JPMorgan Launches Exotic ‘Whale-Watching’ Product For Wealthy Clients
US equity markets have become increasingly driven by technicals, not fundamentals… the flow of the central bank spigots (and the concomitant flow from pension funds and asset managers), various quantitative models and levels (gamma-squeezes, short-squeezes), and traditional ‘techical analysis’ (moving averages, overbought levels). Additionally, there have been numerous ‘seasonal’ patterns that, despite being increasingly well-known, have continued to ‘work’. These include the shockingly dramatic outperformance of the US equity market when it is closed versus when it is open…
Another, shorter time frame signal can be garnered from the opening- and closing-ranges in stocks – the time when so-called ‘Smart Money’ is moving in and out of the market…
Given the rise in popularity of these – and other factors – JPMorgan Chase plans to offer its wealthy clients access to a stock strategy typically limited to institutional managers, offering them a chance to ride the wave created by a massive inflow of investors.
As Bloomberg reports, the New York-based bank has issued $15 million of structured notes that give investors a way to surf S&P 500 trading patterns caused by market whales including options dealers and pension funds (as their trading, rebalancing, and hedging activity are all giving rise to seasonal cycles and momentum trends).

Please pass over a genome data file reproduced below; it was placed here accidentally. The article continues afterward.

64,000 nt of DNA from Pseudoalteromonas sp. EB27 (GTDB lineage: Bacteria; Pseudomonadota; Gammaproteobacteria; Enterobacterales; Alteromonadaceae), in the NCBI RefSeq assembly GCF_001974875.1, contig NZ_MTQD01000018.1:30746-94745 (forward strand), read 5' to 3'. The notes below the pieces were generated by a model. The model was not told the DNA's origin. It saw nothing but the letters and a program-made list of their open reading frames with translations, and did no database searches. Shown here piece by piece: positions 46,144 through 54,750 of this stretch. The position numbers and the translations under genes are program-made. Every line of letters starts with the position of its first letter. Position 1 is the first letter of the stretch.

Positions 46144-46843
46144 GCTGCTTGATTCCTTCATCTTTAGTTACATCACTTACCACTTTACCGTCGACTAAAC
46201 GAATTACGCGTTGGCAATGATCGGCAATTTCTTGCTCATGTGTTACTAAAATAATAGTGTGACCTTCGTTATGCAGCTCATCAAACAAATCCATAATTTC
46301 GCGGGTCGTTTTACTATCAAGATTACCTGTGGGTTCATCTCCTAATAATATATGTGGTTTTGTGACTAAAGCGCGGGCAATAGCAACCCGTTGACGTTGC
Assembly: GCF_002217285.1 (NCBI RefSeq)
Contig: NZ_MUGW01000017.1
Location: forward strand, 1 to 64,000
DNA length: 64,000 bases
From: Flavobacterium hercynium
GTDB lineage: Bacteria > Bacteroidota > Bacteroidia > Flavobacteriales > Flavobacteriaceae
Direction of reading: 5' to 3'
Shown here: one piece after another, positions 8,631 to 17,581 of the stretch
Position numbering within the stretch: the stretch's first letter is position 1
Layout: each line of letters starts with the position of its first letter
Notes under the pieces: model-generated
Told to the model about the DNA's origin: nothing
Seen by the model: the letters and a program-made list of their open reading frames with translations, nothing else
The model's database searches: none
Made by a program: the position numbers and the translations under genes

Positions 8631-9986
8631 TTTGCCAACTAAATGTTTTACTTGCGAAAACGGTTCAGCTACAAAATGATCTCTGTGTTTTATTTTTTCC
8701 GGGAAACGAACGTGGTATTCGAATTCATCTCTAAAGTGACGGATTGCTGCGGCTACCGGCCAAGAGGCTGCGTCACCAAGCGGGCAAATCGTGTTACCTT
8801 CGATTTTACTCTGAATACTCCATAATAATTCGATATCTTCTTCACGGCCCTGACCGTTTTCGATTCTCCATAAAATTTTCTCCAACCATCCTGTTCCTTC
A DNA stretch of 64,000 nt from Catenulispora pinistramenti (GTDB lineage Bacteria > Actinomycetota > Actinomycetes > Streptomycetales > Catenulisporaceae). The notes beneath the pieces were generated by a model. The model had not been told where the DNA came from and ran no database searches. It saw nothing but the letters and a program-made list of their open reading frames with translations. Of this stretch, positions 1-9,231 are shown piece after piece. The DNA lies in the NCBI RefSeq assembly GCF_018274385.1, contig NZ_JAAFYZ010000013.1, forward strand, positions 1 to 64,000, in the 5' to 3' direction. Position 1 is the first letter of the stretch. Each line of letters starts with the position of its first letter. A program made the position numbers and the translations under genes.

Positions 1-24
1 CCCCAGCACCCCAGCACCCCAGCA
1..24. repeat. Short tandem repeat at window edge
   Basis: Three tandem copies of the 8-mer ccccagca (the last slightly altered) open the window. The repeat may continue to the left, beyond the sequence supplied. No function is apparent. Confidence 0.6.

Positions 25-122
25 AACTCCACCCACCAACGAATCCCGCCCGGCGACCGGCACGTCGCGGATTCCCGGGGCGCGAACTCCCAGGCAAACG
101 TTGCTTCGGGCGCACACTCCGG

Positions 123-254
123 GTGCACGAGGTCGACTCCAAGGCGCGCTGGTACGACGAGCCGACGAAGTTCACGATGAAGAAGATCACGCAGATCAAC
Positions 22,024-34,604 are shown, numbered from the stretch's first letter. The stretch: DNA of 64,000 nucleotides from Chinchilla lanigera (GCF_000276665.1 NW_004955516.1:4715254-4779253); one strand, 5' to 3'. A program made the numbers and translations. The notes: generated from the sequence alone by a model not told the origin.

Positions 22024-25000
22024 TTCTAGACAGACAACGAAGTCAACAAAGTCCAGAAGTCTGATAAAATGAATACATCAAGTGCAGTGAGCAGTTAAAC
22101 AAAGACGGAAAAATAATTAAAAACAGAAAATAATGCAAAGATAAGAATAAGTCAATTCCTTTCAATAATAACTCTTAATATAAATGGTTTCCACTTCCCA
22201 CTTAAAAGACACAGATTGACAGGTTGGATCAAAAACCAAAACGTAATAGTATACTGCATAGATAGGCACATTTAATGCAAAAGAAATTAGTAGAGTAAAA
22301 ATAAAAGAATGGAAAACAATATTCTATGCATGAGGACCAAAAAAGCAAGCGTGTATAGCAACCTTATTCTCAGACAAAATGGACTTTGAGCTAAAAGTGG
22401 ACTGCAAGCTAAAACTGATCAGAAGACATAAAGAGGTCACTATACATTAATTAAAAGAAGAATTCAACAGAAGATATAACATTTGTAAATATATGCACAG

The notes, which carry maturities of up to five years, track the performance of the bank’s Kronos+ index that launched in December 2020. The index reportedly captures the S&P 500’s tendency to outperform at the start and the end of each month, and to maintain its momentum going into monthly options expiry dates.
In fact, since its launch in December, Kronos+ has handily outperformed the S&P 500, with some notable inflections around the option-expirations and month-, quarter-ends…
Being among the always-skeptical-of-a-bank-selling-you-a-profitable-strategy crowd, we do wonder if, like all investing styles borne out from backtests – especially ones based on a decade of endless liquidity provisions – it may ultimately struggle for traction in the real world. While trades designed to follow systematic trading flows “can provide an attractive source of tail risk protection,” according to Matthew Yeates, head of alternative and quantitative strategy at Seven Investment Management, we can’t help but wonder if these so-called ‘smart strategies’ that look so good on paper can misfire thanks to trading costs, sudden liquidity vacuums, and market reversals.